1. GreenWarrior April 12, 2024

    It’s high time the global community takes a stand against such negligence by corporations. It’s not just about Samut Sakhon; it’s an issue plaguing many parts of the world. When will we learn to prioritize health over profit?

    • EconDebator April 12, 2024

      While I agree that health is important, we also need to understand that industries are a key part of a country’s economy. The question is, how do we balance economic growth with environmental preservation?

      • GreenWarrior April 12, 2024

        Balance is crucial, but not at the cost of human life and biodiversity. There are sustainable models of development that can ensure economic growth without ruining the planet.

      • TechSolutionist April 12, 2024

        Exactly, why not invest more in clean technology and green industries? It might be costly initially, but the long-term benefits for health and the environment are undeniable.

    • LocalVoice April 12, 2024

      As someone living in a community facing similar threats, it’s terrifying. Our health is directly affected, yet it feels like our concerns are often ignored by those in power.

      • HeartOverMind April 12, 2024

        It’s heartbreaking to hear. Communities should have more say in matters that directly affect their lives. Grassroots movements have power, never forget that.

  2. FiscalRealist April 12, 2024

    This article clearly overlooks the economic contributions of industries like J & B Metal Co. In regions where job opportunities are scarce, these factories might be the only source of livelihood for many families.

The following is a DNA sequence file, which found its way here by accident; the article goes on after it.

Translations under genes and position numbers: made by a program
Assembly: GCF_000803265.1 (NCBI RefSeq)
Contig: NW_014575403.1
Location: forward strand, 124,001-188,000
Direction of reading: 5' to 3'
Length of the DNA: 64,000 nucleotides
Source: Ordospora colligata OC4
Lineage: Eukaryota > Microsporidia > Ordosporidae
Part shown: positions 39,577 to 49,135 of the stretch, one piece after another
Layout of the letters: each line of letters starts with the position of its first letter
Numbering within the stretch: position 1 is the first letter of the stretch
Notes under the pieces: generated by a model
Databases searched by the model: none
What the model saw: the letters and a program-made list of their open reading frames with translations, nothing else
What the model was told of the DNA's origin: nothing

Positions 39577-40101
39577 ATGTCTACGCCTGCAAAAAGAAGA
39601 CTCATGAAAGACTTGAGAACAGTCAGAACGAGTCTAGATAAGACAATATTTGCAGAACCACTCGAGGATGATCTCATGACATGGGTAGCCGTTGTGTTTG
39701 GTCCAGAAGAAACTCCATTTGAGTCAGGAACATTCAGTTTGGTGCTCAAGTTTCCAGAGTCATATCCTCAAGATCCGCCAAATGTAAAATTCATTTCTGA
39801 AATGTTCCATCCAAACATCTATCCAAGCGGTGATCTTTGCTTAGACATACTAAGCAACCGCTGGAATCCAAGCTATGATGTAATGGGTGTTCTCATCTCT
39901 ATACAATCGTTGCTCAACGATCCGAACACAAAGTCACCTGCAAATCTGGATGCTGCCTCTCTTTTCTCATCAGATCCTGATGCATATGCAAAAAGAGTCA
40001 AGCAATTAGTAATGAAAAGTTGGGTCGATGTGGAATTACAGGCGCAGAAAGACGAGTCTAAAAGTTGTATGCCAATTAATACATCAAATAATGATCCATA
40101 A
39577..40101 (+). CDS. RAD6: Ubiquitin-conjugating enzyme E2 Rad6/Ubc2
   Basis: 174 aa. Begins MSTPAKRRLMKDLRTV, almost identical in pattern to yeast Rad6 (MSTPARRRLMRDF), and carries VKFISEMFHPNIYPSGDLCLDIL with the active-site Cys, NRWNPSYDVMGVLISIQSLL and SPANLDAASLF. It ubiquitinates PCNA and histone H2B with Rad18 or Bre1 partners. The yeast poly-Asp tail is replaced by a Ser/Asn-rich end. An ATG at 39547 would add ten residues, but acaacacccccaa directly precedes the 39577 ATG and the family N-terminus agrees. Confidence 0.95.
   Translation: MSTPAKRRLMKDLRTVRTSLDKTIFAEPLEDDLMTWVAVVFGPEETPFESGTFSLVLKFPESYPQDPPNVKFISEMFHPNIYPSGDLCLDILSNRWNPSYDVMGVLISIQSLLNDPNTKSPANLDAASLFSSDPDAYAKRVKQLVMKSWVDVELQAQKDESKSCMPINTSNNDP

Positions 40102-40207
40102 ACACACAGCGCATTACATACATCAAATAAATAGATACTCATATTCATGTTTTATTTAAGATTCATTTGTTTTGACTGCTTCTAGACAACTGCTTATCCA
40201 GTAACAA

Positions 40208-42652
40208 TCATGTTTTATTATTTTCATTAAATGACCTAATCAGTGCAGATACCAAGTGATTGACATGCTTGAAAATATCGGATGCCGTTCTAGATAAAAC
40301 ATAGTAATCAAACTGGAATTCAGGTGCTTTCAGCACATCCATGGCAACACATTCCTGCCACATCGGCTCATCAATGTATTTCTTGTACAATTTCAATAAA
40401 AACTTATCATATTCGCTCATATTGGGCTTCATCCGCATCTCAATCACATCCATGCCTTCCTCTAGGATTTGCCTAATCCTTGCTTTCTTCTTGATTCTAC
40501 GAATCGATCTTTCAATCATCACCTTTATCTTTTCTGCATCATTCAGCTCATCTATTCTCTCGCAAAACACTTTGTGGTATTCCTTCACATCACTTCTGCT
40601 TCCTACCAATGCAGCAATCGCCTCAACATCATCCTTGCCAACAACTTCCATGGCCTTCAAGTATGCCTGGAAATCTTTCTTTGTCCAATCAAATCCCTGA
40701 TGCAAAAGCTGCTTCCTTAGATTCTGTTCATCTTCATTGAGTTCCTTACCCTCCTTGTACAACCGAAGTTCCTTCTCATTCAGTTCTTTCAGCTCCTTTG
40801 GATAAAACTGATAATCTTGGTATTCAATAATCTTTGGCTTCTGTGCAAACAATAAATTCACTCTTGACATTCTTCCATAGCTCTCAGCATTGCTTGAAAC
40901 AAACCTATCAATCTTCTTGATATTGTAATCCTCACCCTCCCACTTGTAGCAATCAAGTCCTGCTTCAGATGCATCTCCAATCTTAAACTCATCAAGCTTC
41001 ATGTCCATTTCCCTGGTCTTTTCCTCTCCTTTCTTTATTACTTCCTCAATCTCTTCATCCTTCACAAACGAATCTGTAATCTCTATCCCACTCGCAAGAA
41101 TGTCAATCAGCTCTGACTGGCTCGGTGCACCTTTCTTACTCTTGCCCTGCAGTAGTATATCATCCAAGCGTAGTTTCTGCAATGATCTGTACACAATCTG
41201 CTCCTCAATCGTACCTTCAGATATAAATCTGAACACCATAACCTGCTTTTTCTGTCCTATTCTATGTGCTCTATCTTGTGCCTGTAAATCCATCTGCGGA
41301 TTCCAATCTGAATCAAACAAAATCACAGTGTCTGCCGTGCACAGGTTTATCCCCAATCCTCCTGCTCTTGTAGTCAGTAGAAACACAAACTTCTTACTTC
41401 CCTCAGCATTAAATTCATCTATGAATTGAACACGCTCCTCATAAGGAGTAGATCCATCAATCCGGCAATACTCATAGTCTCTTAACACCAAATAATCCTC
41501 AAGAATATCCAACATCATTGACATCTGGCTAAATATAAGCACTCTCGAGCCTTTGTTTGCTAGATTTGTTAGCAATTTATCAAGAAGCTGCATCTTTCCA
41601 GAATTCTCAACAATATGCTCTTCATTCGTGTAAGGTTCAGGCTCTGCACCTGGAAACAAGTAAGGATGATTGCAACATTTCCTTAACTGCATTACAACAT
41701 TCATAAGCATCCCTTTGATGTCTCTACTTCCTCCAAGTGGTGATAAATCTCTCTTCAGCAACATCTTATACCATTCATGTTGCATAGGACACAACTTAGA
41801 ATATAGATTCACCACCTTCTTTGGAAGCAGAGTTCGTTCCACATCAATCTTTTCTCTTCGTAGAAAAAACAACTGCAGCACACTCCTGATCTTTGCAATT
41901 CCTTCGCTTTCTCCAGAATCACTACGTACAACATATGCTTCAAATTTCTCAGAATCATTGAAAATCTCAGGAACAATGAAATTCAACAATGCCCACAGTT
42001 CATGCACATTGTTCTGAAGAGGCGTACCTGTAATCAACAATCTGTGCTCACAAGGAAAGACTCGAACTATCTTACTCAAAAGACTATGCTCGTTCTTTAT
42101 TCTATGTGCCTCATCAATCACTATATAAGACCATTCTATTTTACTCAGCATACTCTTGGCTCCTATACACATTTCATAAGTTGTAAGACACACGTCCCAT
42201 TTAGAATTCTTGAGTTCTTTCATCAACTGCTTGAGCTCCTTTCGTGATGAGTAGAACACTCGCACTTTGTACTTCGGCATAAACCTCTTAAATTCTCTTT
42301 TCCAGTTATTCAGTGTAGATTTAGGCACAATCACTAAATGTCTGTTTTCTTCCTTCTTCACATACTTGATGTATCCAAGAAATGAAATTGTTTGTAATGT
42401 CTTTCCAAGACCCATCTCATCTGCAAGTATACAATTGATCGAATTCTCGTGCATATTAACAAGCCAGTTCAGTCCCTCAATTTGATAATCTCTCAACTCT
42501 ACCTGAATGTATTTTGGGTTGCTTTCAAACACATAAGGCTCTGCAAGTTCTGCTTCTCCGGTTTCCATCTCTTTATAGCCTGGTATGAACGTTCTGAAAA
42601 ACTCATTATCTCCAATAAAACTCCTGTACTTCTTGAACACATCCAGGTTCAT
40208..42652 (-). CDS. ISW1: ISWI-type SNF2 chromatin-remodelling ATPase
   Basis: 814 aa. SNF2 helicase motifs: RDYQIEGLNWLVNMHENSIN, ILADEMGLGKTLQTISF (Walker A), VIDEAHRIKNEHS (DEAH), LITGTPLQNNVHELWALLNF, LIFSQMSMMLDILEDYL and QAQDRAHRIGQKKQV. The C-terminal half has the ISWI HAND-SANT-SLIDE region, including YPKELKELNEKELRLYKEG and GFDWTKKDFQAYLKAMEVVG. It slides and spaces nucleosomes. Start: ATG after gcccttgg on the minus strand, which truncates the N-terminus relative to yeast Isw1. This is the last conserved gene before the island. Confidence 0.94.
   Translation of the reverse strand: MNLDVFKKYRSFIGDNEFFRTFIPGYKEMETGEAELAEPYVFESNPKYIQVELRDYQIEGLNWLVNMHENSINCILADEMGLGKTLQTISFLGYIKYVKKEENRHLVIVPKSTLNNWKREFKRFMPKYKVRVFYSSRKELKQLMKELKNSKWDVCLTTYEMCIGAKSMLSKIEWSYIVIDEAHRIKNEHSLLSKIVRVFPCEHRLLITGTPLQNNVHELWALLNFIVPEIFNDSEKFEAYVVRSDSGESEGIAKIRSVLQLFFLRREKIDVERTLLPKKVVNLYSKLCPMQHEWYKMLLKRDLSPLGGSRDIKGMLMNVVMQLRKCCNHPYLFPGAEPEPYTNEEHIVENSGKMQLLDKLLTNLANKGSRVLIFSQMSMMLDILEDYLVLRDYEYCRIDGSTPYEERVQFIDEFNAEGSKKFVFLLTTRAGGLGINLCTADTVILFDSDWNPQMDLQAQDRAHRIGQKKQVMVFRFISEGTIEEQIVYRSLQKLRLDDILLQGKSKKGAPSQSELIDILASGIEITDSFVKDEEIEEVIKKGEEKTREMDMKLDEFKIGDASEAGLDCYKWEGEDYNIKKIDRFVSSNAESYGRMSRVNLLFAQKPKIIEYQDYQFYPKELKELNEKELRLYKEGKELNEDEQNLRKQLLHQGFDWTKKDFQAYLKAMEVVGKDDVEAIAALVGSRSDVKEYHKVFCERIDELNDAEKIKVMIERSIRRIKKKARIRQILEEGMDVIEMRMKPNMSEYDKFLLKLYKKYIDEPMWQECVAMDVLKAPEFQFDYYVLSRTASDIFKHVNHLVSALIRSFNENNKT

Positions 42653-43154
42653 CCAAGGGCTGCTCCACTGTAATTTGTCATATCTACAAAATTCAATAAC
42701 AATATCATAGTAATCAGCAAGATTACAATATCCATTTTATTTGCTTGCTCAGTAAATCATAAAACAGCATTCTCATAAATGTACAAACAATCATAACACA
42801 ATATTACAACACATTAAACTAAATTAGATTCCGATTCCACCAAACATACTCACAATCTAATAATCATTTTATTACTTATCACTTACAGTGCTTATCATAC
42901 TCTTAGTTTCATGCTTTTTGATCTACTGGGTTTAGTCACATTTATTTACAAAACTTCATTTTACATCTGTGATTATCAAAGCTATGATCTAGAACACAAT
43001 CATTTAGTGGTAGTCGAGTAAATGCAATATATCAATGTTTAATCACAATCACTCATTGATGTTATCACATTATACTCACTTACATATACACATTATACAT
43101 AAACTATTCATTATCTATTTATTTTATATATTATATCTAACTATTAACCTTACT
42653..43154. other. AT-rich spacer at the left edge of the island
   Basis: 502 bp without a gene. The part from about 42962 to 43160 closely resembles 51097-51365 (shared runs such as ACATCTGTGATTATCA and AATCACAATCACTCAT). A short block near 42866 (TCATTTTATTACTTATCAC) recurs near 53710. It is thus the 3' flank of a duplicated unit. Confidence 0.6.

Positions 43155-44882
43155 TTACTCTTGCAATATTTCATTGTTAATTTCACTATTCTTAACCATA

• GreenWarrior April 12, 2024

      Economic contributions at what cost, though? Poisoning water sources, soil, and putting entire communities at risk doesn’t seem like a fair trade-off for job creation.

  3. ScienceKid April 12, 2024

    I just studied about cadmium in school. It’s really toxic and can cause cancer. Why is it so hard to get rid of it properly?

    • Chemist101 April 12, 2024

      Disposing of heavy metals like cadmium is complex due to their persistent nature. They don’t break down easily and can contaminate the environment for decades. Proper disposal requires sophisticated and expensive technology.

    • PolicyNerd April 12, 2024

      It’s not just about the difficulty of disposal but the lack of strict regulations and enforcement. Many countries have guidelines but fall short when it comes to implementation and monitoring.

  4. SkepticalThinker April 12, 2024

    Are we sure this is as big of a deal as it’s made out to be? Often, these stories are exaggerated. People have lived alongside industries for decades without issues.

    • EcoWarriorX April 12, 2024

      Just because something hasn’t been a problem in the past (or so it seemed) doesn’t mean it’s safe. Look at asbestos or lead in paint; both were considered safe until proven otherwise.

      • SkepticalThinker April 12, 2024

        Fair point, but shouldn’t we also consider economic ramifications? Completely shutting down factories isn’t a viable solution either.

  5. FutureFarmer April 12, 2024

    Reading about the fear among agriculturists really hit home. Our livelihoods depend on clean soil and water. Once those are contaminated, there’s no easy fix.

  6. RandomInternetGuy April 12, 2024

    Every time I read stories like this, I wonder how many more are out there that we’ve never heard about. The amount of negligence is astounding.

  7. Order Cannabis Online Order Cannabis Online

Leave a Reply

Your email address will not be published. Required fields are marked *

More from ThailandMore posts in Thailand »